Printed letters, April 9, 2013
There are those who don’t care if we’re able to sustain our businesses and our lifestyles in Mesa County. They would, with a stroke of a pen or an executive order, ban us from millions of acres and thousands of miles of trails – trails we built 50 or more years ago and have helped the BLM maintain.
Outdoor recreation has shaped our community and changed lives in small and subtle ways and in profound ways. The mountain bikers, off-road enthusiasts, campers, hunters and fishermen — these fun-loving people we call outdoor enthusiasts, our neighbors and friends — are the glue of our community.
The BLM proposes to dramatically change the way we recreate in Mesa County, affecting just about every person who works or resides in the county.
More than 60 percent of the access to our public lands or more than 2,000 miles of dirt roads and trails stand to be closed in the county by the BLM. (The potential economic impact is $250 million a year, according to the Colorado Off-Highway Vehicle Coalition and the Division of Parks and Wildlife.)
Mesa County commissioners have options that other counties have adopted to protect their land rights from the federal government, namely federal law RS 2477. It will be interesting to see if our commissioners take a proactive stance as other counties have.
Whatever they decide, the impacts of their choices and how they decide to deal with the BLM will have the potential of reshaping our economy and how we recreate in Mesa County forever.
Let’s support our commissioners in making the decisions that are necessary to maintain access to our public lands through RS 2477.
Law center critic should rely on more than one source
In the March 13 critique of Bill Grant’s March 6 column, the letter writer from Whitewater made a number of incorrect assumptions about the Southern Poverty Law Center.
The SPLC does not exist to fight poverty, per se. It exists to bring justice and healing to individuals victimized by the lawless elements in our society.
The SPLC keeps extensive records on people who might become a threat to society. This enabled the center to apprehend a man in Las Vegas who was guilty of killing a 10-year-old girl in California.
The SPLC issued warnings to several congressmen about the impending shooting of a guard at the Holocaust Museum. Nothing was done, and the guard was killed. There are numerous similar examples.
Now about the cost of the so-called “Poverty Palace.” Several years ago, the building occupied by the SPLC was firebombed by extremists and burned to the ground. The new building was built with extreme attention to the well-being of people who work for justice.
Even this building, with numerous safety safeguards, is being threatened by the same extremist hate groups who firebombed the first building. Well over 1,000 hate groups exist in the U.S, three of which are in southeastern Colorado.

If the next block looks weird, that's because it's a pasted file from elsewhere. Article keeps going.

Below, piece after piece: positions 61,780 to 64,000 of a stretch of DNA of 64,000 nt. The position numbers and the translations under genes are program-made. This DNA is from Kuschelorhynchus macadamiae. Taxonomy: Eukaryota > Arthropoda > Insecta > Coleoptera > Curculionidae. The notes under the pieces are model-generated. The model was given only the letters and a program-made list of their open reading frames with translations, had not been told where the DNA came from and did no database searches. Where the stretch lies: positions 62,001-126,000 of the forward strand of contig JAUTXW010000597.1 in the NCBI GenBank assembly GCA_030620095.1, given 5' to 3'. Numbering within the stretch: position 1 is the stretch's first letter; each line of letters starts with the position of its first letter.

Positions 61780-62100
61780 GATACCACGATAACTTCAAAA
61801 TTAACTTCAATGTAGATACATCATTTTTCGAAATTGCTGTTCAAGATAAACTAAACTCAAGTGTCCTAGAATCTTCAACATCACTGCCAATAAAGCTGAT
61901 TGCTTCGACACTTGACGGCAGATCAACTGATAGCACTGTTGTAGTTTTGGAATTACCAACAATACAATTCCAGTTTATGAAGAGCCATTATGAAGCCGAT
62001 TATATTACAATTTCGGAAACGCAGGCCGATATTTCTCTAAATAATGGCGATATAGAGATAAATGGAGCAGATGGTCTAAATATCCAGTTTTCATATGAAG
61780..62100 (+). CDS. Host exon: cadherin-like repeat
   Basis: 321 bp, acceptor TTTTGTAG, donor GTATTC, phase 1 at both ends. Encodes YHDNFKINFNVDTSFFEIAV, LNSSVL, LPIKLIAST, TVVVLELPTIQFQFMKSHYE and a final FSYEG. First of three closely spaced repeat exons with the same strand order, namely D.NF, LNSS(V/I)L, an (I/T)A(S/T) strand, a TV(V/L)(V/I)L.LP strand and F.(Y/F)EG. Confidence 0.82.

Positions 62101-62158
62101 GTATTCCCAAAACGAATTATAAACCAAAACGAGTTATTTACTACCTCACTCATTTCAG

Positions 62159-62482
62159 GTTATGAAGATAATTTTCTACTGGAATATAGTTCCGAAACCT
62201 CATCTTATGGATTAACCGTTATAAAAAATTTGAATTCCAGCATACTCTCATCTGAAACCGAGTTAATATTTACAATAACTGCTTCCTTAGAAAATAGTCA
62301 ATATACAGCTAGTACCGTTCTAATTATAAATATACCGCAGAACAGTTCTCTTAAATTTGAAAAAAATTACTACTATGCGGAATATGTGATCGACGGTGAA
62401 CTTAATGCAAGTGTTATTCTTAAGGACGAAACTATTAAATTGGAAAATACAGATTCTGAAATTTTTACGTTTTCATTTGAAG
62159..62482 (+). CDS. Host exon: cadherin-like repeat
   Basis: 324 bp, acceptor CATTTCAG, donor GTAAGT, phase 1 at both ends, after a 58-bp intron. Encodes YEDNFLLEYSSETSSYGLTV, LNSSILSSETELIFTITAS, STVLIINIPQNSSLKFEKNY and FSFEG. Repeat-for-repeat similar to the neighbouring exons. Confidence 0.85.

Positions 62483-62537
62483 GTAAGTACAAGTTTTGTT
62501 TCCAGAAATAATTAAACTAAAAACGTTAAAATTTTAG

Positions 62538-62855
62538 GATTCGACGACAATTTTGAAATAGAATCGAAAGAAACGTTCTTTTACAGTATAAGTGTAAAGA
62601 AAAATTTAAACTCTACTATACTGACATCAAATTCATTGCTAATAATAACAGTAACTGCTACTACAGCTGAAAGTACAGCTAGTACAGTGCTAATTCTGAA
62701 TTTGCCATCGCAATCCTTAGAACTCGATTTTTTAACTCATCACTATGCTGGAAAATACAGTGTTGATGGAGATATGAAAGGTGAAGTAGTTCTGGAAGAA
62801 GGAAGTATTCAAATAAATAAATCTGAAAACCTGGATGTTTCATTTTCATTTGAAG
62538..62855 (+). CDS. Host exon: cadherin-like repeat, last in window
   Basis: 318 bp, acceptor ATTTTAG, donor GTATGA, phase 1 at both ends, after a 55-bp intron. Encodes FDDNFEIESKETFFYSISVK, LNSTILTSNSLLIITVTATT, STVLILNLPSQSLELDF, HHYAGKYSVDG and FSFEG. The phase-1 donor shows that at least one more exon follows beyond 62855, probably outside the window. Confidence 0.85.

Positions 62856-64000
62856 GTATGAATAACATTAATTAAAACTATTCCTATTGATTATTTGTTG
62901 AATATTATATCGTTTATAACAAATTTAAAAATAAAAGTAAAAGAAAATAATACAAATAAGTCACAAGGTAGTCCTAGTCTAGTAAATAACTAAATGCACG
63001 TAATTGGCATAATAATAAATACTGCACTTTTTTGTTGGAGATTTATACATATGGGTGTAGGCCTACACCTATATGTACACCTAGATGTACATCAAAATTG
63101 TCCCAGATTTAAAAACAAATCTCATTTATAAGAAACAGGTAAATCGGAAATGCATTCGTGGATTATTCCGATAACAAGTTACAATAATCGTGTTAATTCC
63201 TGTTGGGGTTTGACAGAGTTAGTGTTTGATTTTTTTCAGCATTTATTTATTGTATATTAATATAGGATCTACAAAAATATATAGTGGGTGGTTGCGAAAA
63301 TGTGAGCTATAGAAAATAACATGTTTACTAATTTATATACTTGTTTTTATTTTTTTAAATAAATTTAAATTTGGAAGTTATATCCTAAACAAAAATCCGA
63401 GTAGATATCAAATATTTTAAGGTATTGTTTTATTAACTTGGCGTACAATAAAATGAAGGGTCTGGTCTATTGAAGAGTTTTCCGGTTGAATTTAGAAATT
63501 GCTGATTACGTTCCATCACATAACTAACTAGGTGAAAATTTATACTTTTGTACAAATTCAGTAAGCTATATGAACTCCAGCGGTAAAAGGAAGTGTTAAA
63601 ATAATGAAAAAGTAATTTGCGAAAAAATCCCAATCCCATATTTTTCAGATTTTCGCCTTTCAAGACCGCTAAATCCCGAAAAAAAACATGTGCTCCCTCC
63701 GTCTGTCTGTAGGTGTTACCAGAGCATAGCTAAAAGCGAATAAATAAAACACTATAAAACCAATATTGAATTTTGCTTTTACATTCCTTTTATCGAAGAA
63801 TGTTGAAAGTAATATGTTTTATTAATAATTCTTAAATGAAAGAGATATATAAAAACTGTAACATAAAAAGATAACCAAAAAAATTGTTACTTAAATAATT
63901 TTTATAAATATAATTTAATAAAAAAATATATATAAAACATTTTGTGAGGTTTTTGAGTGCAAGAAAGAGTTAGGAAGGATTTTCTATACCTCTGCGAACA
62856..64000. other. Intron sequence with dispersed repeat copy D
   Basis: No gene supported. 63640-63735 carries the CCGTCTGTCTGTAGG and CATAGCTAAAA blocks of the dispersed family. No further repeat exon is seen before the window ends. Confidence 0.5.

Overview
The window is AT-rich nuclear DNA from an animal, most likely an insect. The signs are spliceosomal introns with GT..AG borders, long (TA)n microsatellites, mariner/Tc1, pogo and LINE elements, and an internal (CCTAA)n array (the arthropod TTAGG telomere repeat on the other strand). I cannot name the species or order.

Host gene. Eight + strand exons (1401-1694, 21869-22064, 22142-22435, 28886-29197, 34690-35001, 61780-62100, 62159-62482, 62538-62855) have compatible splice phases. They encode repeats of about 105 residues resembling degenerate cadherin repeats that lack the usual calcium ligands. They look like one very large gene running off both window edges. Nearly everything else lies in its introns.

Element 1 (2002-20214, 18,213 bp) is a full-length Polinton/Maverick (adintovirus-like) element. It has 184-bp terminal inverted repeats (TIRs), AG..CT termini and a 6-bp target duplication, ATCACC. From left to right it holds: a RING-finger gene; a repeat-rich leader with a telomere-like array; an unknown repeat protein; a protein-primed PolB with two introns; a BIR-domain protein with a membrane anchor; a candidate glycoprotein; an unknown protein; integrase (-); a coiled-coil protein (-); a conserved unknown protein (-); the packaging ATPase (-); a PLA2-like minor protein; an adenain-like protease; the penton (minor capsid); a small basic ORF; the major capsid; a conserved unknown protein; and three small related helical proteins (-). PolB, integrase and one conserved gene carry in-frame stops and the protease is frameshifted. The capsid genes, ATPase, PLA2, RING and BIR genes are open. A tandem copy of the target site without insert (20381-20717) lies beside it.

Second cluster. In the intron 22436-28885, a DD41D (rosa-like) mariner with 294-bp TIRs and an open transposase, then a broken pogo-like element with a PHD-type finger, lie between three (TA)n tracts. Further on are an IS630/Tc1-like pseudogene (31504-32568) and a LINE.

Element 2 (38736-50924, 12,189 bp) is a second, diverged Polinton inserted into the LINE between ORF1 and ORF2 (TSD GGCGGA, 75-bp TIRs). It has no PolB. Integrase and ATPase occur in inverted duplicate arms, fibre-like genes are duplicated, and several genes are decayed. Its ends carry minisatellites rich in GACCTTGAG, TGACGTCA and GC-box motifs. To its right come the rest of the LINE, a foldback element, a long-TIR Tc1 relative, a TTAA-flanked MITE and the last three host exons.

Letter writer Bill Forbes apparently relied on one source (Salvo Journal, winter 2002) for his information. In my extensive reading, I find that one source is not completely reliable. It is necessary, as Grant does so effectively, to consult several sources before arriving at a judgment.
To counter injustice and all levels, it is necessary to remember these words from Micah 6:8: “And what does the Lord require of you, but to do justice, and to love kindness, and to walk humbly with your God.”
Knowing new councilors’ bios would help citizens
How sweet it is to live in the city of Grand Junction, where “we the people” can throw out some members of a profligate City Council, defeat what was essentially a tax increase and support the property rights of a private business threatened by outside special interests.
May I suggest The Daily Sentinel interview for and publish a biography on each new council member. The information would help us hold them accountable for their future actions.
THOMAS C. HEDLAND
Obama’s charm offensive seems to sway Boehner
Is there “absolute truth” that House Speaker John Boehner and President Barack Obama are bringing our two major political parties closer together?
If there is, it might be further documented by the fact that Boehner and Vice President Joe Biden are thinking more and more alike. Here’s the proof:
Back on Jan. 11, 2011, when Jim Lehrer on PBS NewsHour interviewed Biden regarding the 2012 campaign and more specifically his relationship with Obama, Biden expressed his “absolute trust” in the president.
Fast forward to March 17, when Martha Raddatz interviewed Boehner on ABC’s “This Week.” She inquired about his “trust level” with Obama and asked directly “Do you trust Obama?” Without hesitation Boehner responded, not once, but twice, “Absolutely!”
Does Obama need any more proof that his “charm offensive” is working?
That’s not all. Boehner further disclosed his agreement with the president by declaring, “We do not have an immediate debt crisis, but we all know that we have one looming.”
One has to wonder how many Republicans can claim “absolute trust” in the competence of Boehner’s leadership.